Most States Provide No Legal Protection If You're Fired for Using Medical Marijuana

There are 33 states where medical marijuana is legal but only 13 where you have recourse if you're fired for it.
Most States Provide No Legal Protection If You're Fired for Using Medical Marijuana
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The idea of states’ rights is what opened the door to marijuana legalization around the country. But here’s the thing about states’ rights for both employees and employers: You better know exactly what those rights are in the state where you live.

That’s especially important for marijuana users who want to hold on to their current job.

Cannabis is now legal for medical use in 33 states. Doctors can, and do, prescribe it to patients for issues such as chronic pain. But all that is meaningless in many states when it comes to the relationship between you and your employer. Depending on where you live, you can still get fired for using legal medical marijuana.

“The right to use marijuana legally under state law does not necessarily guarantee job protection for exercising that right,” according to, which provides legal advice to individuals and small businesses. “Unless your state’s marijuana law specifically prohibits your employer from firing you for off duty marijuana use, you probably won’t be protected.”

Related: Harvard, MIT Receive $9 Million Donation to Conduct Marijuana Research

States that offer protections.

When it comes to concerns about drug tests by employers, marijuana presents a problem because it can still be detected in the bloodstream long after it’s been used. That means a joint smoked under the recommendation of your doctor on Saturday afternoon could lead to failing a random drug test on Tuesday morning.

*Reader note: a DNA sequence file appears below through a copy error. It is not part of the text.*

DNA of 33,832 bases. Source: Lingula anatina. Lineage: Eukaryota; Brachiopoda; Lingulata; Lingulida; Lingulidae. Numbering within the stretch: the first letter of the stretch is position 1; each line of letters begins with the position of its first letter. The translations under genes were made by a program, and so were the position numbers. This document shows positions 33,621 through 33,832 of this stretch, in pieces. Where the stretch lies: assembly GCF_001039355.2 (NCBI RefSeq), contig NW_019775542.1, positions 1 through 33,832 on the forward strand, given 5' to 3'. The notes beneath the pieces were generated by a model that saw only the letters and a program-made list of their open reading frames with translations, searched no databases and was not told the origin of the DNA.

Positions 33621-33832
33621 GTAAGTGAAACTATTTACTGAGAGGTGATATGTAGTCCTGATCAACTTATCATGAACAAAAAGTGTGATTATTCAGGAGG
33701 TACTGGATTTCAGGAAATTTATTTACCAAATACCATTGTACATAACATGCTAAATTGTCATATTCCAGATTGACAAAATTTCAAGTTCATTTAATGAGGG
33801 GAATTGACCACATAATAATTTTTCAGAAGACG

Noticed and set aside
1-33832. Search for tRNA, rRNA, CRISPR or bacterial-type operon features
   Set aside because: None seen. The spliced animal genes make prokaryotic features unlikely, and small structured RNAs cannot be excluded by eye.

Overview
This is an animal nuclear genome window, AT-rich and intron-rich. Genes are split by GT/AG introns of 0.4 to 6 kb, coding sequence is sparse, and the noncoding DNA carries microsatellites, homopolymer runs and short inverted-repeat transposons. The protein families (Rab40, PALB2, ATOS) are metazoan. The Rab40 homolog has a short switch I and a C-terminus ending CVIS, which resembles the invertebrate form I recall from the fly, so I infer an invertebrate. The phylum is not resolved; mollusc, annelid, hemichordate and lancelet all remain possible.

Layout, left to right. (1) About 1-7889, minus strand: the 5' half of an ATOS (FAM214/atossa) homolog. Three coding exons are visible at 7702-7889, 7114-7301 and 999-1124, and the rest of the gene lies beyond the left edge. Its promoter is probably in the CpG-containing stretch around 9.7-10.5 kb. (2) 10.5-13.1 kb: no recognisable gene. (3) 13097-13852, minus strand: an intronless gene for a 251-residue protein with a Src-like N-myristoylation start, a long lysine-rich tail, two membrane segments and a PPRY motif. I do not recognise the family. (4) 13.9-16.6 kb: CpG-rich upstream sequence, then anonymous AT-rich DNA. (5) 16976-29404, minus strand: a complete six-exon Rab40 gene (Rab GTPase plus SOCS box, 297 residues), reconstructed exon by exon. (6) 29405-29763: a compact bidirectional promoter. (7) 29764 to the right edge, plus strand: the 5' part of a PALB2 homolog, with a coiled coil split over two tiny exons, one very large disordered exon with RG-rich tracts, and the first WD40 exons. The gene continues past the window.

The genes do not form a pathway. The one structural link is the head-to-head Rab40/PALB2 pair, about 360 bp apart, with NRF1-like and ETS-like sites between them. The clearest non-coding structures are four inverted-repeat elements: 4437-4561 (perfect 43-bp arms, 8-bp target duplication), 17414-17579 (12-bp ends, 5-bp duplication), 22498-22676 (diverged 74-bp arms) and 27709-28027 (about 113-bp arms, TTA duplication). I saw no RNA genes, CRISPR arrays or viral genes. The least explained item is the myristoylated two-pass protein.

Lawmakers in some states see that as a problem. According to Global HR Research, 13 states and the District of Columbia have laws on the books that protect employees from getting fired for using medical cannabis. The states are:

  • Arizona
  • Arkansas
  • Connecticut
  • Delaware
  • Illinois
  • Maine
  • Massachusetts
  • Minnesota
  • Nevada
  • New York
  • Pennsylvania
  • Rhode Island
  • West Virginia

Even in these states, it’s important to become familiar with the fine print. For example. Arkansas law protects employees, but not from using cannabis during work hours. Such nuances are numerous in all the states.

Related: New Jersey Lawmakers Admit Failure on Weed Legalization, Will Let Voters Decide in 2020

Things to know in your state.

If your state is not among those offering protections, then it’s important to know how the state approaches drug testing. Also, it’s important to know that drug testing has been an issue for both marijuana users and those who take products that include hemp-derived CBD, which also can provide a positive result on a drug test.

The first issue to know is the circumstances under which your state allows drug testing. Most states allow businesses to conduct a drug test as part of a pre-employment screening. However, fewer states allow employers to test their works randomly once they are on the job. Check to see if your state is one of those.

Most states only allow testing of current employees if there is reason to believe they are under the influence of drugs, they hold a position where they could threaten public safety or the safety of co-workers, or they have been involved in an accident.

Some states also may allow employees to challenge positive drug test results.

As with everything dealing with cannabis currently, it’s a patchwork quilt of laws across the country that both entrepreneurs and employees need to understand. As an attorney told Governing, “The big problem is [marijuana] remains illegal federally except for narrow exceptions. There’s this conflict, and a lot of the court rulings have deferred to federal law. It’s a very confusing situation.”

In short, using marijuana in Little Rock is not the same as using it in Long Beach. It’s the responsibility of every marijuana user - and the businesses that employ them - to know the laws in their area.

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